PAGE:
“It is harder to communicate than it used to be,” eighth grader Harold explains.
He’s not alone; a host of articles in the last six months like this one in Psychology Today have discussed the challenges many adults are having with a return to more social interaction than we had during the height of the pandemic. As if that readjustment weren’t enough, middle schoolers are navigating this international epidemic of social awkwardness and anxiety during a phase of life already legendary for its self-consciousness, and children in schools often spend over eight hours a day around hundreds of their peers—far more intense social interaction than many adults manage day-to-day.
Yet Harold and three of his classmates chat with relative ease as they gather just before lunch one day earlier this fall at the Partnership’s Immaculate Conception in the Bronx. They are taking about an initiative one of their classmates launched to lessen some of those communication challenges. Earlier in the fall, Gianna Almonte led her peers in a positive communication exercise that students were still marveling about weeks later.
“She was outstanding,” Gianna’s classmate Jeslene says without hesitation. “She broke things down and included everybody; I was like ‘is that a new teacher?’ because the way she talked, it was like the school had hired a new professional.”
The problems Gianna set out to address are anchored in the massive shift many students made this fall: many returned to in-person interactions with their peers for the first time in over a year and a half. “You see your old friends that you haven’t seen in a year, and it’s strange,” fellow eighth grader Gavin notes—a shift that was awkward as well for students who attended in person last year.
“When you are communicating online,” Gavin elaborates, “you can go straight to what the message is. But in person, they have body language and tone of voice, and that adds more things to listen to.” Those non-verbals compound the stress; as Harold adds, “you have to accept them and deal with their emotions in person; online, you can turn them off.”
Yet when asked if they want to return to remote learning, all students jump in with a chorus of “No!” Gavin explains a big reason why: “When you’re online, you have less energy than in person; you can’t feel what others are saying.” Harold adds, “You can feel their spirit in person.” And their classmate Gianna agrees: “you can feed off of other people’s energy.”
Gianna notes, though, that the benefit of feeding off of others’ energy comes with a possible downside: a lot of self-consciousness about what you are putting out there. “There’s a lot of anxiety and overthinking,” she explains frankly. “After I say something to someone, I’ll be wondering ‘what are they thinking about me?’” When you are on a computer, you can present yourself as you want to see yourself, but in real life, you are there as you.”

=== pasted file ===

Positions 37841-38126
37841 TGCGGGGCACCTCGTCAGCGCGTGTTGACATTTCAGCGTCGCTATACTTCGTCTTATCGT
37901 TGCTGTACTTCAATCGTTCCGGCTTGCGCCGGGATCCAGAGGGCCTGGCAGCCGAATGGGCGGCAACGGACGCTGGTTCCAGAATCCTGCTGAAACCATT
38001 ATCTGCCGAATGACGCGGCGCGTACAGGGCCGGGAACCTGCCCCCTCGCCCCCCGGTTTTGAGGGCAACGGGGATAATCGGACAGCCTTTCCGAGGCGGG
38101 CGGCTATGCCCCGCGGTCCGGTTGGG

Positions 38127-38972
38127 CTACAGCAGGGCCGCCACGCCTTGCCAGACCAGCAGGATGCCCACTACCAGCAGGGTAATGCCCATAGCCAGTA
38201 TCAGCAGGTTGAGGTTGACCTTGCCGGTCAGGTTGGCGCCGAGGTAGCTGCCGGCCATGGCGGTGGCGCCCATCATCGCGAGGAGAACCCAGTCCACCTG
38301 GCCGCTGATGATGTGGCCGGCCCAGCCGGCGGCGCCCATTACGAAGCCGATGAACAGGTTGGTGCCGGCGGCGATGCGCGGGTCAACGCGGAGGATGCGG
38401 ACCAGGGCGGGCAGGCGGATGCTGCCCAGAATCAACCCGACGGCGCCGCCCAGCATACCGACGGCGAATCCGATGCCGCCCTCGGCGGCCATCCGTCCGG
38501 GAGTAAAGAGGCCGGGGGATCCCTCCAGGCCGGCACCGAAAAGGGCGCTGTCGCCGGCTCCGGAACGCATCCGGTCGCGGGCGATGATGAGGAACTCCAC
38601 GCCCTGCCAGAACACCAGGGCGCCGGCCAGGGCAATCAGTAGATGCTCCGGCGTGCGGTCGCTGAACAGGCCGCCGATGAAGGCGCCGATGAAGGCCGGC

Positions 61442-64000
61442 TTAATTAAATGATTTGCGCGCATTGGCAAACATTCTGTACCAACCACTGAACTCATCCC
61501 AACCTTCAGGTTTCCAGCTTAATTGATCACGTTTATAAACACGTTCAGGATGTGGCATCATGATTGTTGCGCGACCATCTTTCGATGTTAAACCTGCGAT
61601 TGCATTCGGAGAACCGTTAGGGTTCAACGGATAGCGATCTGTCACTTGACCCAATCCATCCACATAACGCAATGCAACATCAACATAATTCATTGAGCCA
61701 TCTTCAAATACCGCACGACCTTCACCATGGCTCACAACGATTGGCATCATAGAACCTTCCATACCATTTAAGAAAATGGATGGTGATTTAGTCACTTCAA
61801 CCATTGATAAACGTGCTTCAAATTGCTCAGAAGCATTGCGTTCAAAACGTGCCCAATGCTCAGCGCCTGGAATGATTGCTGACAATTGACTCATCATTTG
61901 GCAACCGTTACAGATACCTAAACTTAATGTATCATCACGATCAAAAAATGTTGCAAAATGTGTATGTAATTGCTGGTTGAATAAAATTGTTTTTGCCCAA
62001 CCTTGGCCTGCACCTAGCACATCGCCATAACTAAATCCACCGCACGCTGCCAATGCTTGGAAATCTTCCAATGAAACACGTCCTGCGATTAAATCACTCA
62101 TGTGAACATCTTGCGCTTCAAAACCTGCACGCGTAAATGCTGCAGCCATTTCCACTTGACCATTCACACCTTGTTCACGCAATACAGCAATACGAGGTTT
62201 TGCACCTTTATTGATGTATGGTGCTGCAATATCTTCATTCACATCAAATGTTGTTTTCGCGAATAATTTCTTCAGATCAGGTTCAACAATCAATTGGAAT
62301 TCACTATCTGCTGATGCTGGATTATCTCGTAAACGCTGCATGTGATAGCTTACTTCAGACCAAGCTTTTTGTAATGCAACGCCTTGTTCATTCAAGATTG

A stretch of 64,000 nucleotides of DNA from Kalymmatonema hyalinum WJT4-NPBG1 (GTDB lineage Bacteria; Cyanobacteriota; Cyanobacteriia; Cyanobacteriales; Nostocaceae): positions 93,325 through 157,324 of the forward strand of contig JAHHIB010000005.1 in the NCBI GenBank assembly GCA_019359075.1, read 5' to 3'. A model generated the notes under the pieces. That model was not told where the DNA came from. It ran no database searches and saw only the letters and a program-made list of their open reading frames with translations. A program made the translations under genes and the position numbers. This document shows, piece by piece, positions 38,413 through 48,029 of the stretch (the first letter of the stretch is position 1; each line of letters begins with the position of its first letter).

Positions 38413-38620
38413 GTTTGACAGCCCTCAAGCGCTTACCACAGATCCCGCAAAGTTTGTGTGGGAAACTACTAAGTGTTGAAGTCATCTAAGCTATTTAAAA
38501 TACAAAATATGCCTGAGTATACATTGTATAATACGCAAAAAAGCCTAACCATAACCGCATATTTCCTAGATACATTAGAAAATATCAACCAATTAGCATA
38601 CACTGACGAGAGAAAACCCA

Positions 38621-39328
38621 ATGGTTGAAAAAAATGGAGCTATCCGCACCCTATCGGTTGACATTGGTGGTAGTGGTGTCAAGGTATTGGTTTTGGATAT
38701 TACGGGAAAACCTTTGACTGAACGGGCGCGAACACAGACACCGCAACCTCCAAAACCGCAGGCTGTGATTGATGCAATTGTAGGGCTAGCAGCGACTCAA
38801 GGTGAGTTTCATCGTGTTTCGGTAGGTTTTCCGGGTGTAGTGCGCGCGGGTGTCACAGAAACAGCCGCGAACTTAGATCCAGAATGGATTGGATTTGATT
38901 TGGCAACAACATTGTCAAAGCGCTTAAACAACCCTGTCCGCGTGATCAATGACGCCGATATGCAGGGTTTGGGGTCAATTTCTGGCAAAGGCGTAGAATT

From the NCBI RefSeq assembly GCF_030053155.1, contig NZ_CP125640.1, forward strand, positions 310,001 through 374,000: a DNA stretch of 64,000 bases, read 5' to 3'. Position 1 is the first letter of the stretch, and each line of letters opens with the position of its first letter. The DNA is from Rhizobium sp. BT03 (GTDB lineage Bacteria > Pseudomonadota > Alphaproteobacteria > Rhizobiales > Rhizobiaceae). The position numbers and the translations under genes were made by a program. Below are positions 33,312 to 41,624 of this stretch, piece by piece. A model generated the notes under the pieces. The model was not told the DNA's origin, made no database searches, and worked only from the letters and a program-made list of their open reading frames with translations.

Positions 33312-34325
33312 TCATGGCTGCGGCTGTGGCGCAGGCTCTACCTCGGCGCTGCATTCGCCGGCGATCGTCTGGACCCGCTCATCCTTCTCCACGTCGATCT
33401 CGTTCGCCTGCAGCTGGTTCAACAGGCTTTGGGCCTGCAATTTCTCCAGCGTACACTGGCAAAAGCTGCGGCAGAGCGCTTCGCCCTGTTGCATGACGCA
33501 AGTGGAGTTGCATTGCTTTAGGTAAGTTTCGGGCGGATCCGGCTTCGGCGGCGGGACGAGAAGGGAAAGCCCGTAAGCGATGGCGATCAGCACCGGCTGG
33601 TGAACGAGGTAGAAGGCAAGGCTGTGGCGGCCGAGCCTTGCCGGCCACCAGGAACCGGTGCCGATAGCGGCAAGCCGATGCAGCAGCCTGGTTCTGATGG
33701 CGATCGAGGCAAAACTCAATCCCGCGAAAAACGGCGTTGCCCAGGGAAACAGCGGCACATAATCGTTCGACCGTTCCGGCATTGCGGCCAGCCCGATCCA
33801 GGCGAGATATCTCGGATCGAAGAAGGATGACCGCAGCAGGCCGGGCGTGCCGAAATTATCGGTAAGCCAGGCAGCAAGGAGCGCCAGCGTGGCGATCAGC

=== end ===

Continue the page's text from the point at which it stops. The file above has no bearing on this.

Those awkward conversations in person caused some peers to revert to mean-spirited joking, Gianna observed. “We can avoid that by communicating positively to begin with,” she decided—and she knew just the place for students to practice that: Eagle Circle.
As the students explain, Eagle Circle kicks of Monday mornings for older students at Immaculate Conception; typically during that time, Dean Trista Rivera and Principal Alex Benjamin lead the students in celebrating each other’s birthdays and accomplishments and reflecting on everything from the school’s root beliefs to contemporary issues like environmental injustice.
Eagle Circle is one of scores of “culture carrier” practices in our schools—mechanisms our schools can use to translate their root beliefs into everyday practice so, as Partnership Assistant Superintendent Christian Dallavis says, “by graduation, you could watch our students’ actions and know what they believe.”
Eighth grader Gavin adds that Eagle Circle is simply “a good way to start the week off–energized and ready to learn, rather than jumping straight in.”
It is usually led by adults. But when Gianna asked that Eagle Circle time focus on the way students were communicating with each other, she also knew that a student needed to lead the session–and despite her nerves, she knew that student should be her.
She approached Dean Rivera with the idea; developed the activities and slide deck; and when the time came, she took the mic. Gianna had decided that the path to positive communication just involved getting to know each other’s interests better–and that the effort could start with connecting to new students or those in a different grade that her classmates might not know well.
In two rounds of conversations, students found partners and talked about a range of topics Gianna proposed, from favorite scary movies to goals they have. And Gianna shared tips about how to have positive conversations.
And in the weeks since, ICS’s administration has noticed some positive changes, including more students stepping up to ask to lead Eagle Circle and address topics they think are important to the community. “Where you lead,” Ms. Rivera notes, “others follow.”
Even as some adults in contexts like airplanes and Twitter struggle to value or maintain strong positive communications, Gianna and her classmates are doing just that. And the Immaculate Conception community is getting yet another taste of the progress and hope that can spring from intentionally crafted school cultures–with strong root beliefs they seek to put into practice, and routines like Eagle Circle that make it possible to do so.